In the scramble to replace revenue lost to the coronavirus pandemic, some sports clubs are selling content exclusively on Facebook. The hope is that fans who can’t pay to watch their fans at stadiums do so on Facebook.
The Savannah Bananas, a baseball team in the wood-bat collegiate summer Coastal Plain League, and the Warrington Wolves, an English professional rugby club that competes in the Super League, are both selling content on Facebook through Fan Subscription Pages.
As it stands, those clubs get 70% of the subscriptions minus applicable taxes and fees. In those instances where an app store from the likes of Apple or Google takes 30% of any transaction from an app downloaded from their app stores, then Facebook does not take any additional revenue share. If the revenue share is less than 30% with the mobile platform or occurs on the web, the remaining share of that 30% goes to Facebook.
“These subscriptions are never going to make up for all the lost ticket sales but if we’re able to generate $30,000 to $60,000 from those sales eventually, then that allows us to reinvest money back into content,” said Jared Orton, president of the Savannah Bananas. “That’s so important for a small business like ours because we can reinvest that money in equipment and talent to create better content more often.”
The baseball team launched the ‘Bananas Insiders’ subscription program in late June, just before the start of the season. Since then, over 800 fans have decided to pay $4.99 a month to be an insider. In return, they can stream all of the team’s home games, watch long-form shows like documentaries about the club and its players, see behind the scenes footage like interviews and training clips as well as participate in competitions.
Segmented subscriptions are likely to be the future of sports consumption for both broadcasters and clubs,” said Aaron Duckmanton, global head of marketing at video platform Grabyo. “If clubs can add real value with their fan subscription service – which is delivering timely, engaging content to their channel, then fans will respond and the interest in this type of service is only going to increase.”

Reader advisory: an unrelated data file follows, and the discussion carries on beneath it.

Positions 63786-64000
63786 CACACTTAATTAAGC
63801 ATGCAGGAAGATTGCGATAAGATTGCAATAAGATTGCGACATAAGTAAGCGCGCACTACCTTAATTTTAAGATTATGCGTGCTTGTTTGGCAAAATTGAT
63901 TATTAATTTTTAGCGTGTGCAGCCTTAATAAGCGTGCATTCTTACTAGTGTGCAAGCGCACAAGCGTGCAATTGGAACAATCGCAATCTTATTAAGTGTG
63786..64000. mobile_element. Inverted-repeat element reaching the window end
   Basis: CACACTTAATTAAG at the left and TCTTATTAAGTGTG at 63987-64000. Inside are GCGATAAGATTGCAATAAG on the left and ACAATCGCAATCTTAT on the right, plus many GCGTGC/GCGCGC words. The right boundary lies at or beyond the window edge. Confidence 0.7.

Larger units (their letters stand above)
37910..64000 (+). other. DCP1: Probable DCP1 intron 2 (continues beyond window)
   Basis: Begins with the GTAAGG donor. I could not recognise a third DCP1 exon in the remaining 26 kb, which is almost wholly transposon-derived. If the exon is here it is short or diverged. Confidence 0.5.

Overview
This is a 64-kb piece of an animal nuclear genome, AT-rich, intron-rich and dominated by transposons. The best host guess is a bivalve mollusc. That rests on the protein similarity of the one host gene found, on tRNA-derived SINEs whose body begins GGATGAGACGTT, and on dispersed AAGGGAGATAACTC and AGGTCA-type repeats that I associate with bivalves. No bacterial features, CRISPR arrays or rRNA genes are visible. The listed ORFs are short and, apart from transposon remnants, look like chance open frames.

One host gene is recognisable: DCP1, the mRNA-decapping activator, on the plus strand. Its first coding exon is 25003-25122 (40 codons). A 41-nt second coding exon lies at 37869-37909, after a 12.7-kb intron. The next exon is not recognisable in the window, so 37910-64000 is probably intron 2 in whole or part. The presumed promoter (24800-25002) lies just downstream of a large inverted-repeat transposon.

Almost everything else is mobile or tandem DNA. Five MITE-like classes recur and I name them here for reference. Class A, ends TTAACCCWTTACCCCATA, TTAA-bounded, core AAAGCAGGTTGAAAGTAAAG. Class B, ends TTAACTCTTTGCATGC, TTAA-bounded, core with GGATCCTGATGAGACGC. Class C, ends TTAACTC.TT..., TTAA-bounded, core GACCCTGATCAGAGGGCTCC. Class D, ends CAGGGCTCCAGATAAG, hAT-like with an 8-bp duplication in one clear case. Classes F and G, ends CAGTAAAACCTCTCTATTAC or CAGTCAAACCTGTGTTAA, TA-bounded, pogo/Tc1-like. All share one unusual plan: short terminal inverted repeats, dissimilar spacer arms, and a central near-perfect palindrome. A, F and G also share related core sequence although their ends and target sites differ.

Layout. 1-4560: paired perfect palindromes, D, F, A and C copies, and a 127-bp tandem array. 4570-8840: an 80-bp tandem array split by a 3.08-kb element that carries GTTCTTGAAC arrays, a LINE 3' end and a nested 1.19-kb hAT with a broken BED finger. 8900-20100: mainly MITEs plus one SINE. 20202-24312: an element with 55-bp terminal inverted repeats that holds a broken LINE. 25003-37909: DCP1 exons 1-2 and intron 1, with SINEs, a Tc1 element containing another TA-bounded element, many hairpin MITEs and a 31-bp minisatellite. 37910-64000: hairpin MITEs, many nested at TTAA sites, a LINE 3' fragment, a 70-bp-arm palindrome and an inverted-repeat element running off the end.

When the Super League rugby tournament was put on hold in March, Warrington Wolves decided to try and make up some of the lost revenue from postponed matches via subscriptions. Now, there are nearly 1,000 subscribers who initially paid £3.49 ($4.57) a month to watch full-match reruns of archive fixtures from years past. With the season having started at the start of August, those subscribers also get to watch 15-minute highlights of matches 24 hours after they’ve aired on broadcaster Sky Sports before they get to watch the full match a week after it has aired.
“The number of subscribers has been a source of some much-needed income for the club,” said Paul MacLeod, head of marketing for the Warrington Wolves. “Some fans want to have that detailed view of a match regardless of whether they know the outcome so we feel there’s a market for that due to pent-up demand for sports.”
Once they have built a sizeable subscription base, both clubs will explore wider commercial opportunities. For instance, MacLeod said his team would look to offer potential sponsor partners a highly-targeted audience with more digital inventory to leverage. By having this first-party data, the club can work sponsors more directly to show reach and ROI, he added.
The viewpoint was shared by commercial execs at the Spanish soccer team FC Barcelona. F.C Barcelona started testing the service in March prior to football matches being cancelled. Commercial execs at the club wanted to see whether charging Facebook fans to watch its content could be a cash cow in years to come.
“We’re piloting the store to see if we can get some kind of return from Facebook,” said FC Barcelona’s CMO Guillem Graell.